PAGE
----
We’ve all heard the phrase “That’s above my pay grade,” when someone explains that a particular task or duty is handled by someone who is higher up on the organizational food chain, and therefore also usually paid more.
But when the higher ups expect someone to perform a task that is considered “above their pay grade,” does their pay need to reflect that? That is the issue frequently confronting restaurant owners when it comes to paying their “tipped” employees--namely the wait staff and bartenders.
Who is a “Tipped” Employee?
Under the Fair Labor Standards Act, employers are generally required to pay every employee at least the federal minimum wage for all hours that employee works (29 U.S.C. § 206(a)). One exception to this rule deals with “tipped” restaurant workers. Restaurant owners may pay less than minimum wage (but at least the federal “tipped” minimum wage) as long as the wages plus any tips the employee receives all add up to at least the federal minimum wage for all hours worked (29 U.S.C. § 203(m)).
Sally Abrahamson, an associate with the employee-side litigation firm Outten & Golden, LLP in New York City, explains that in order to be considered a tipped employee, a restaurant worker needs to spend their time doing direct service work and work that directly generates tips for that employee.
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The 80/20 Rule and Working Double Duty
More and more frequently, owners have begun to require these tipped employees to perform duties that would generally be done by a non-tipped employee who would be paid the normal hourly wage.
According to Abrahamson, having wait staff and bartenders perform many of these duties, known collectively as “side work,” is allowable under the FLSA and U.S. Department of Labor regulations, provided the duties are related to their tip work and the tipped employee’s workload consists of no more than 20 percent side work – a rule known as the “80/20 rule.” If a tipped employee performs more than 20 percent side work, Abrahamson said, that employee must be paid the full minimum wage for any side work that exceeds 20 percent of the workday.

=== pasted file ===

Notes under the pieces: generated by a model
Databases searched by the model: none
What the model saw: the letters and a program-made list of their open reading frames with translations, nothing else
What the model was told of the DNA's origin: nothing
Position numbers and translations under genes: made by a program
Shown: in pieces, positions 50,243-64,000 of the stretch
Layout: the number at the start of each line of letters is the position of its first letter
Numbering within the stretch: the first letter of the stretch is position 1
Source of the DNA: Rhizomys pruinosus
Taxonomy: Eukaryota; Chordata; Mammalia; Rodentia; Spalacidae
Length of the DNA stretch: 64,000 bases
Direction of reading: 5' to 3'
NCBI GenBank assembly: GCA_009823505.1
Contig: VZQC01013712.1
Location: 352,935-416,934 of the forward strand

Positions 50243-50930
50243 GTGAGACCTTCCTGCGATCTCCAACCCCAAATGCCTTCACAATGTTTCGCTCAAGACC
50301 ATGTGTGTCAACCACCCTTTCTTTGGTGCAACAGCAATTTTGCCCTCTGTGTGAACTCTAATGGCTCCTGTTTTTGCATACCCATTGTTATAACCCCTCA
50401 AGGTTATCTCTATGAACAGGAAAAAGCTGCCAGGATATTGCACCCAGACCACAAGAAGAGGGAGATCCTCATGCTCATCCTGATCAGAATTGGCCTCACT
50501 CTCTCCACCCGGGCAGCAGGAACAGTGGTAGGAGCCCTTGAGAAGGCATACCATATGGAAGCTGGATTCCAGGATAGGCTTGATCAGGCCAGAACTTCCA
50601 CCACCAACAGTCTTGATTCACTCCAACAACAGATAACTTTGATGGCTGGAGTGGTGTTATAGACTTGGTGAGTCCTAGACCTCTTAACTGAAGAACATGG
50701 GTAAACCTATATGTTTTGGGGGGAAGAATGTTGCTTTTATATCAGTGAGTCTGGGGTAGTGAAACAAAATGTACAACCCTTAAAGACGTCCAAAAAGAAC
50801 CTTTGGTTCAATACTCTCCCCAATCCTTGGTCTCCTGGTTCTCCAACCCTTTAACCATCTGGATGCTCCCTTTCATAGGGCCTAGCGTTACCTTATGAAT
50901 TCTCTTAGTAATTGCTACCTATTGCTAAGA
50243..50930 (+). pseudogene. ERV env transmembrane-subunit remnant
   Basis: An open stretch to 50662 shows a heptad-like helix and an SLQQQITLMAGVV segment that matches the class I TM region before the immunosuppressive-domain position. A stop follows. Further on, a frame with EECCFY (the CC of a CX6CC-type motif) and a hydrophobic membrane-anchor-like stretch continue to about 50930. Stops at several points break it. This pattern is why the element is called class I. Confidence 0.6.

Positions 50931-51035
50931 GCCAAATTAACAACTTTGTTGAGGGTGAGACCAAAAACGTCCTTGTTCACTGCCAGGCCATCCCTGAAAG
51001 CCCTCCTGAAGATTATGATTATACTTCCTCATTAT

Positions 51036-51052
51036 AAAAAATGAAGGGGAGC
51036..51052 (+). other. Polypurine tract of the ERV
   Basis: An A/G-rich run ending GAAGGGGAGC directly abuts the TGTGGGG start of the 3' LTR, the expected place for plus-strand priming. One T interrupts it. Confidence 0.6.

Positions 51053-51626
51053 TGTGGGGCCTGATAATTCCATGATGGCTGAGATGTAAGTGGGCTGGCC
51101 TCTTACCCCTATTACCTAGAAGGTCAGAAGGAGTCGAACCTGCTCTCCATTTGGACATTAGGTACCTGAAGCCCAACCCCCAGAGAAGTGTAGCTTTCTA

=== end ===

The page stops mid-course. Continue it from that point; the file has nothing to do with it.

Side work can include cutting fruits for drinks, sorting, bundling, and cleaning silverware, stocking plates, napkins, cups, and to-go containers, and wiping up messes in the dining room. In a significant number of cases, however, these employees have had to perform side work for more than 20 percent of their work time.
Restaurant owners also have required tipped employees more frequently to perform tasks that don’t relate to their service work or provide any direct customer service. If tipped employees are performing these dual job duties, they must be paid full minimum wage for the hours spent performing those tasks, according to DOL regulations 29 C.F.R. § 531.56(e).
Illegal Tip Pooling Schemes
In addition, there have been many lawsuits alleging that all tips received by tipped employees go into a pool and are supposed to be divided only among those employees at the end of the night, but that the pool ends up including employees who are considered non-tipped and shouldn’t be eligible for such a pooling scheme.
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